Forgiving an affair is a real challenge Few events in your life will be as devastating as learning that your partner has been cheating on you. Many couples will decide to end the relationship at that point, but those that decide to try to stick it out and make it work may find themselves in a stronger, more committed relationship.

Remember, You're Not the One Who Cheated.

Many people are very clever at deflecting the blame for their transgressions. Don't let this happen - cheating is a serious thing, and even though you may have contributed in some way, it was free will that drove your partner to cheat, not something you did. You cannot be beating yourself up over this - the fact that your partner strayed doesn't mean you're a bad person. Before you even consider forgiving your partner for the affair, you must first forgive yourself.

Don't Use This as Ammunition

Don't think for a moment that you're going to be able to dredge up your partner's affair and use it in every argument to come - that way lies disaster. Reminding your partner all the time about the affair isn't going to do much good in terms of healing your own relationship.

Explore Your Heart

It's not going to be easy to forgive your partner's affair, but before you even try, you've got to get over those initial feelings of betrayal and pain. As the doctor says, where does it hurt? Are you feeling embarrasses and humiliated, or betrayed and angry? Or pretty much everything? Times like this are the best time for letting all your emotions out.

Remember, don't let this turn into an opportunity to point fingers and lay blame. Explore your own emotions, but don't focus blame. The kind of emotions you're feeling are pretty strong, and there's nothing wrong with screaming, or crying. Sooner or later, you really will get past that initial reaction.

Obviously, reacting to the affair with mostly negative emotions doesn't do anyone any good; hopefully, you're now at a point where you can focus clearly and concentrate on growing together and moving forward.

Sit Down Together and Talk Things Through

You need to do it, and it's going to be among the more difficult things you've ever done, but you've still got to do it. With your partner - and only your partner - have an honest conversation about the cause of the infidelity. Talking about such a subject until it's thoroughly understood will undoubtedly cause some pain, but unless you have this conversation, you're relationship probably won't grown and thrive in the future.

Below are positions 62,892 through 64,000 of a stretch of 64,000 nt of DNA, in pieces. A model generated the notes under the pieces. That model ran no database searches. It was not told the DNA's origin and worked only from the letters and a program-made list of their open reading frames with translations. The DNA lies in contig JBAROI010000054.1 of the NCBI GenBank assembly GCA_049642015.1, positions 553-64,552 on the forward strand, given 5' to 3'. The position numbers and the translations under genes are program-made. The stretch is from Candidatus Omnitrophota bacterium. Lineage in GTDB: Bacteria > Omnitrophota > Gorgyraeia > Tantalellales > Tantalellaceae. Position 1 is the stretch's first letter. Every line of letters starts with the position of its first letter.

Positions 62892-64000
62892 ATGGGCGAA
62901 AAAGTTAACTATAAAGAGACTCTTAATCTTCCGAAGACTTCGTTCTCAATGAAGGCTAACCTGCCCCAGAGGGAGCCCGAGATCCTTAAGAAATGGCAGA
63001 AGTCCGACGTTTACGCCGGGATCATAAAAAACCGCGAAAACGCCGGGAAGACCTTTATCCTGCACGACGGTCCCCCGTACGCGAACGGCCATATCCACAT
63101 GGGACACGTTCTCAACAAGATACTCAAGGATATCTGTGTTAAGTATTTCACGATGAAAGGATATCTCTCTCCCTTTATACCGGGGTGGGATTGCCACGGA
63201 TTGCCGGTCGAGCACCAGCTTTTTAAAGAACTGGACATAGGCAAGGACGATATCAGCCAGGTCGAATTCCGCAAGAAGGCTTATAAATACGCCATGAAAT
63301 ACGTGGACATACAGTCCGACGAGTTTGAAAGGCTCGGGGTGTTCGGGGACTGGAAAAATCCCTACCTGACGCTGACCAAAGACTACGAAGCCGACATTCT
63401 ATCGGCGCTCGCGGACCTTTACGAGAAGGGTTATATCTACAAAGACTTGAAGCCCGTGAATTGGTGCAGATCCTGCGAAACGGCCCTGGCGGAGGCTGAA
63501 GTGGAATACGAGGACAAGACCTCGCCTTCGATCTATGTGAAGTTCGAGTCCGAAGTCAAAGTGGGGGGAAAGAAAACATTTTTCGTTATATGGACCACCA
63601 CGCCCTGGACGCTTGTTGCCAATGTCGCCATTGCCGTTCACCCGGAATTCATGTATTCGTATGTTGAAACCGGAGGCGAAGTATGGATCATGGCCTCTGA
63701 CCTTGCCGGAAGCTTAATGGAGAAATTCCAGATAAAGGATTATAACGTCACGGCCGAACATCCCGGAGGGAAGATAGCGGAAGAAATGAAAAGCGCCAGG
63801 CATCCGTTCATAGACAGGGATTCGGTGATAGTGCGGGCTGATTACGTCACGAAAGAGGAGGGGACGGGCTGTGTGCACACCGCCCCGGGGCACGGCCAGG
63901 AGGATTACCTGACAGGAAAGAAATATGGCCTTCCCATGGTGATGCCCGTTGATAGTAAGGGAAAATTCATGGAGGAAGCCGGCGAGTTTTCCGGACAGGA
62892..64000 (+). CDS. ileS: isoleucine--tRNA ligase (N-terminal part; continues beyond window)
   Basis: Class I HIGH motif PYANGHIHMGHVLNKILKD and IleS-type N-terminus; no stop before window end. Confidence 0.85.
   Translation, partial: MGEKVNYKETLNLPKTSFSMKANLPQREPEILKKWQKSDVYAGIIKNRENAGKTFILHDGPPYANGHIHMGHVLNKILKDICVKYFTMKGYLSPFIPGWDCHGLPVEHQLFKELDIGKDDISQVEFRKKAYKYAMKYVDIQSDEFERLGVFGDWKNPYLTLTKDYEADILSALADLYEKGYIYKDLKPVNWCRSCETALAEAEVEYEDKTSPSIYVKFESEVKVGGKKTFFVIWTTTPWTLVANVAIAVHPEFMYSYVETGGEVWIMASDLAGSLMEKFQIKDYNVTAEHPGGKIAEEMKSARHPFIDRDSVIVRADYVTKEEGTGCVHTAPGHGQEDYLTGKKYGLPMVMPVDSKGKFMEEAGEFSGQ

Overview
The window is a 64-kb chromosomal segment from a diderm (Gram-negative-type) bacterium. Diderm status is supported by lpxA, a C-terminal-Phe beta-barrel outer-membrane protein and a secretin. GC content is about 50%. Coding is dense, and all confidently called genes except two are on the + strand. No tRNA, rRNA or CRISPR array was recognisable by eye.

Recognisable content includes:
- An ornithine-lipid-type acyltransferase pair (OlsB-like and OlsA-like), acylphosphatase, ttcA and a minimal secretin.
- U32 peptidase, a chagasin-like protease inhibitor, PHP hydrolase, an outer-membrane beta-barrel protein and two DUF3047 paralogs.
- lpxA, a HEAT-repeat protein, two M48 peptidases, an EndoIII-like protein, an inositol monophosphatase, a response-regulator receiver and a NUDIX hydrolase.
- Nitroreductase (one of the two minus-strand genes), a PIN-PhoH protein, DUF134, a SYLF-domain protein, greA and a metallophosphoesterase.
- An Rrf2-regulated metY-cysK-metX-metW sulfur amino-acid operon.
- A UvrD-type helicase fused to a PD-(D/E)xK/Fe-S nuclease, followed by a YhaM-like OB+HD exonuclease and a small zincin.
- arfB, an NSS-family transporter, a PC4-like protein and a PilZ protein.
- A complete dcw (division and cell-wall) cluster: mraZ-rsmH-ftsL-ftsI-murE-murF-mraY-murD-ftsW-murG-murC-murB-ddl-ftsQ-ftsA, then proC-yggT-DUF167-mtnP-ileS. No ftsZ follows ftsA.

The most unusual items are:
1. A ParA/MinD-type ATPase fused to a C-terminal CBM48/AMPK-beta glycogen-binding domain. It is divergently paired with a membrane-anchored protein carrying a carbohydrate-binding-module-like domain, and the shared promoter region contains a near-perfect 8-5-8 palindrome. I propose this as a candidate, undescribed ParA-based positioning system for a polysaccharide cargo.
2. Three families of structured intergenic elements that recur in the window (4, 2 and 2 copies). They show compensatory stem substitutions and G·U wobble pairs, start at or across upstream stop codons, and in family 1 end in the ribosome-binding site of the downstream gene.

If you want to overcome the affair, you've got to understand it. Sit down with your partner and have a civil, calm discussion about it. Knowing how each of you felt about what the other was doing may help you to be more considerate of each other in the future. How did you feel about the affair when you found out about it? How did your partner feel? Like much medicine, the truth is painful, but in the long run, it's the best thing. Once you're talking together, don't get defensive or engage in any other immature behavior, like blaming each other.

There's an old saying: "You can be right, or you can be happy." The problem is, if all you do is keep emphasizing that you were the victim, you're signaling that you're not willing to acknowledge that anything you may have done contributed to the problem. Good communication isn't just making sure you're heard - it involves a great deal of listening and opening up your heart.

Make a Relationship That Neither of you Will Want to Cheat On

Moving forward is the next step of your planning, but only after you and your partner have thoroughly discussed the issue. If you understand what led to the affair in the first place, you can agree on how to avoid such situations in the future. Likewise, you need to agree on ways to improve your communications. Having a relationship may have been a goal for you before the affair. That's not good enough anymore - you've got to commit to improving it.

Learning to forgive a challenge is every bit as difficult as learning that your partner has cheated. Like all sorrowful times, this can be overcome as you work together to forge new memories and good times together. Like all good things in life, it'll take some work and commitment, but working together you can rebuild your faith in each other and your life together.

Author's Bio: 

If you found this information helpful and you want to learn even more ways to move on after an affair, check out: healing infidelity and

Sarah Scott enjoys helping women deal with the conflicts and challenges they experience in relating with men and helping them form successful relationships.